The selection of materials in product development impacts consumer comfort and safety, manufacturing processes and measurable sustainability goals, experts from Material ConneXion (MCX) advised during a session of IHA’s Connect SPRING.
MCX is a global agency that advises manufacturers, brands and retailers on materials selections for specific applications, discussed how innovative materials can inspire new directions for housewares suppliers.
Tom Mirabile, founder of Springboard Futures and consumer trend analyst for IHA and, Allison Zisko, HFN editor-in-chief led the Connect SPRING discussion with Material ConneXion (MCX) executives Dr. Andrew Dent, executive vice president of research, and Dr. Gayatri Keskar, vice president of research. The group also announced a micro-series to debut soon — a collaboration of IHA, MCX and HFN that will provide information and inspiration on material innovation to the housewares industry.
Dent explained that MCX works with clients in all industries and product categories to help brands solve problems with their existing products and guide them in exploring possibilities for new products. “As a resource partner to brands in fashion, architecture, furnishings, automotive, electronics and consumer products, we educate our clients with our library of 10,000 materials in physical samples and our online database,” he said.
The MCX global team of researchers identifies providers of materials to submit 20 to 40 new items from several industries each month for evaluation and selection based on such factors as quality, innovation, multiple applications and sustainability.
“Our 20 years of experience has shown that cross-pollination of ideas among industries delivers benefits and exciting new possibilities,” Dent continued. “We can show you unfamiliar materials used in other areas that could work for your needs.”
Mirabile asked why companies come to MCX. “They may need a material that can sustain a certain temperature range, can be used in a dishwasher or microwave, injection molds well or is transparent,” Dent replied. “Or perhaps they want to investigate new trends in sustainability.”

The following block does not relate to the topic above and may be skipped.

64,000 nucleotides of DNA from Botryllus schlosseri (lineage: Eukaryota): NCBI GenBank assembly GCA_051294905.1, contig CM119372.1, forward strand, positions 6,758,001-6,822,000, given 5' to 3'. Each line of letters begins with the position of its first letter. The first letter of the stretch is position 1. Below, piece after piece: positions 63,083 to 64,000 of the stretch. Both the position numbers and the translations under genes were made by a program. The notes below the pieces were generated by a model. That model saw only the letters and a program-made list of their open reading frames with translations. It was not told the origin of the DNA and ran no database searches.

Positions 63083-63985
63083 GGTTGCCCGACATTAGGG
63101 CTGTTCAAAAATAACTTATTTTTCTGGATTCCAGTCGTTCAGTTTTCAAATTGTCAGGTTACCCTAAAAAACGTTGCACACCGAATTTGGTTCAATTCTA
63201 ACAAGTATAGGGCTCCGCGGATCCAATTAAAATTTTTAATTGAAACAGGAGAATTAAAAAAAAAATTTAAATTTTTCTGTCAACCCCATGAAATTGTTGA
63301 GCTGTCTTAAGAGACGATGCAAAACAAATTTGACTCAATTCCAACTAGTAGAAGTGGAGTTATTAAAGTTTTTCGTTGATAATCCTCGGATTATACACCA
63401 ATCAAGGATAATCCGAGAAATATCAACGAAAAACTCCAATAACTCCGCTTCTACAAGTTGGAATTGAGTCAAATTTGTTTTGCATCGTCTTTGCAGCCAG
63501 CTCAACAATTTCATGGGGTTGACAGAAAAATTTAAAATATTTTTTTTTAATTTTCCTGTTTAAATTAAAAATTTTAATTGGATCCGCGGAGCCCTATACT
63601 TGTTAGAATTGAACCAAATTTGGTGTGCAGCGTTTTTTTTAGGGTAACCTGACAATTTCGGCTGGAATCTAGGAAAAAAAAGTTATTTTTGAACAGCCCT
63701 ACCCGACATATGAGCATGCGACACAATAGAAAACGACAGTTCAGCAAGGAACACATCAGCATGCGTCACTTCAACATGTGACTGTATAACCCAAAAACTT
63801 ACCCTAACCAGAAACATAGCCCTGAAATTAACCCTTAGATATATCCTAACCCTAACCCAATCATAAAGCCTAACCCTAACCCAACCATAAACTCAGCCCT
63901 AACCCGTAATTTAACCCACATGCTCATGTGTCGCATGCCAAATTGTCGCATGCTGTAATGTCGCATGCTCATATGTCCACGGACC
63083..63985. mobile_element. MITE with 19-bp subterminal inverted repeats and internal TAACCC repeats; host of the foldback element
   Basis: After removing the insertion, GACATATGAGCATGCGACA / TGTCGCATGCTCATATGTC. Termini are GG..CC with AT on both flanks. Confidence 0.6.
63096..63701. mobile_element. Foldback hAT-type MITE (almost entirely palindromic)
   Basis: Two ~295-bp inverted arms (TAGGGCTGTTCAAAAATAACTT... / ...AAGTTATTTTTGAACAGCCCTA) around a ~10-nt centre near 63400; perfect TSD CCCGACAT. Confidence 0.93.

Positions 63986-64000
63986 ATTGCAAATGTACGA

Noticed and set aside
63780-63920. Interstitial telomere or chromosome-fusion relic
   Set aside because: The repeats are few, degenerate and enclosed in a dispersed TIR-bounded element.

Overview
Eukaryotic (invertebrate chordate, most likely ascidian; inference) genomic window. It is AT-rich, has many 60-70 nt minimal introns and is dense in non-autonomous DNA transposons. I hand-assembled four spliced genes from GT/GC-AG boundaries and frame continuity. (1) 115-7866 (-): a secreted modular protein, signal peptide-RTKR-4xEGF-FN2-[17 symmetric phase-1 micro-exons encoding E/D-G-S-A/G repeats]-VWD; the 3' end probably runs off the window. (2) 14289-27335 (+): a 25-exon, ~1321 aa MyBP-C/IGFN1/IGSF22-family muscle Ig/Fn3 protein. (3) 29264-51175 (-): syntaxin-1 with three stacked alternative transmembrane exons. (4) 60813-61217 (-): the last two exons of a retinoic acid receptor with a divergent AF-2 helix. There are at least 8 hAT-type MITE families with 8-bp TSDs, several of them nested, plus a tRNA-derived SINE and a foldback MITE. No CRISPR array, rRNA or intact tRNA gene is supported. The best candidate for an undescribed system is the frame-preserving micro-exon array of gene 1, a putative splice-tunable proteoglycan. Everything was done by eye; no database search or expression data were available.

Keskar added, “Other clients are doing their due diligence and need to verify that their in-house research has no gaps. Since we are industry-agnostic, we can expand their conventional research model to look outside their usual supply chain; we can provide a more comprehensive overview of their space.”
Mirabile asked how materials could be a point of differentiation in the housewares market. Keskar replied, “Since our library includes materials that range from in-development, ready-to-deploy and commercially available, an early adopter can access technology to work with the manufacturers to optimize the material to their own needs and be first to market.”
What kind of consumer problems are being solved now? Sustainability has moved front and center alongside price, performance and appearance as the main drivers, Dent said.
“Sustainability has become a total viewpoint on how to make an item more efficient and more enjoyable, he said. “Now it’s the general perception of a product, its performance and how you feel about the product, use it and dispose of it.”
“We focus on quantifiable (sustainability) attributes: low carbon footprint, 100% recyclable or recycled materials, every drop of water in your manufacturing process is clean inbound and outbound,” Dent continued. “Such terms are marketable competitive advantages. Consumers must be well-informed on the benefits and overall footprint of the product.”
While circularity has become a very popular word in the sustainability discussion, Dent reminded that there is no product or process that is fully circular, and there is always some impact and waste.
Zisko asked if MCX helps companies prioritize sustainability goals. If a housewares company can consider one thing, she asked, what would it be?
“Determine the one thing you do that has the largest impact— water or energy use or waste produced. Concentrate on that. Chipping away at many things can’t achieve much. Solve one large impact first,” Dent advised.
The MCX executives introduced several new materials in several of the following five trends:
- Experiential materials
- Plant forward solutions
- Waste is the new black
- Manufacturing of Tomorrow.